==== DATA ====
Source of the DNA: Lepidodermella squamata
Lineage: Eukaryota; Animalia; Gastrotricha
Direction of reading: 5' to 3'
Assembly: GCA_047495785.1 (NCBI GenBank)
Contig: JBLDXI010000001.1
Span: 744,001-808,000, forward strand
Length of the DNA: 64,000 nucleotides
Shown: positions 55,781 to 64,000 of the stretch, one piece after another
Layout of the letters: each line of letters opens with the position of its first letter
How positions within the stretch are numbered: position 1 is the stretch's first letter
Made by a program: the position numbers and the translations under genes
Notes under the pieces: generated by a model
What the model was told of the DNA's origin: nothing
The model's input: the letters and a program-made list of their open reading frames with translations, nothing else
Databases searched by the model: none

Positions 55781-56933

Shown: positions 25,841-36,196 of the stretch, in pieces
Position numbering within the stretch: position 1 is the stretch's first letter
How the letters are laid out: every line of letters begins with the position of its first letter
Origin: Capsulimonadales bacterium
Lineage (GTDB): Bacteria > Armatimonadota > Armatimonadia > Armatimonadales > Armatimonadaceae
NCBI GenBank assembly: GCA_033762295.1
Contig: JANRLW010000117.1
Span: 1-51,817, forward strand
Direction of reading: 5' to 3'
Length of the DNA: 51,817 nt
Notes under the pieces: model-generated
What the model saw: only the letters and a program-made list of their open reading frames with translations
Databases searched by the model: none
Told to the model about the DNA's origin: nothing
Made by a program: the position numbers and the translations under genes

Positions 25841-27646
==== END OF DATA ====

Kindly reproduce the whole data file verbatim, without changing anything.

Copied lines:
Source of the DNA: Lepidodermella squamata
Lineage: Eukaryota; Animalia; Gastrotricha
Direction of reading: 5' to 3'
Assembly: GCA_047495785.1 (NCBI GenBank)
Contig: JBLDXI010000001.1
Span: 744,001-808,000, forward strand
Length of the DNA: 64,000 nucleotides
Shown: positions 55,781 to 64,000 of the stretch, one piece after another
Layout of the letters: each line of letters opens with the position of its first letter
How positions within the stretch are numbered: position 1 is the stretch's first letter
Made by a program: the position numbers and the translations under genes
Notes under the pieces: generated by a model
What the model was told of the DNA's origin: nothing
The model's input: the letters and a program-made list of their open reading frames with translations, nothing else
Databases searched by the model: none

Positions 55781-56933

Shown: positions 25,841-36,196 of the stretch, in pieces
Position numbering within the stretch: position 1 is the stretch's first letter
How the letters are laid out: every line of letters begins with the position of its first letter
Origin: Capsulimonadales bacterium
Lineage (GTDB): Bacteria > Armatimonadota > Armatimonadia > Armatimonadales > Armatimonadaceae
NCBI GenBank assembly: GCA_033762295.1
Contig: JANRLW010000117.1
Span: 1-51,817, forward strand
Direction of reading: 5' to 3'
Length of the DNA: 51,817 nt
Notes under the pieces: model-generated
What the model saw: only the letters and a program-made list of their open reading frames with translations
Databases searched by the model: none
Told to the model about the DNA's origin: nothing
Made by a program: the position numbers and the translations under genes

Positions 25841-27646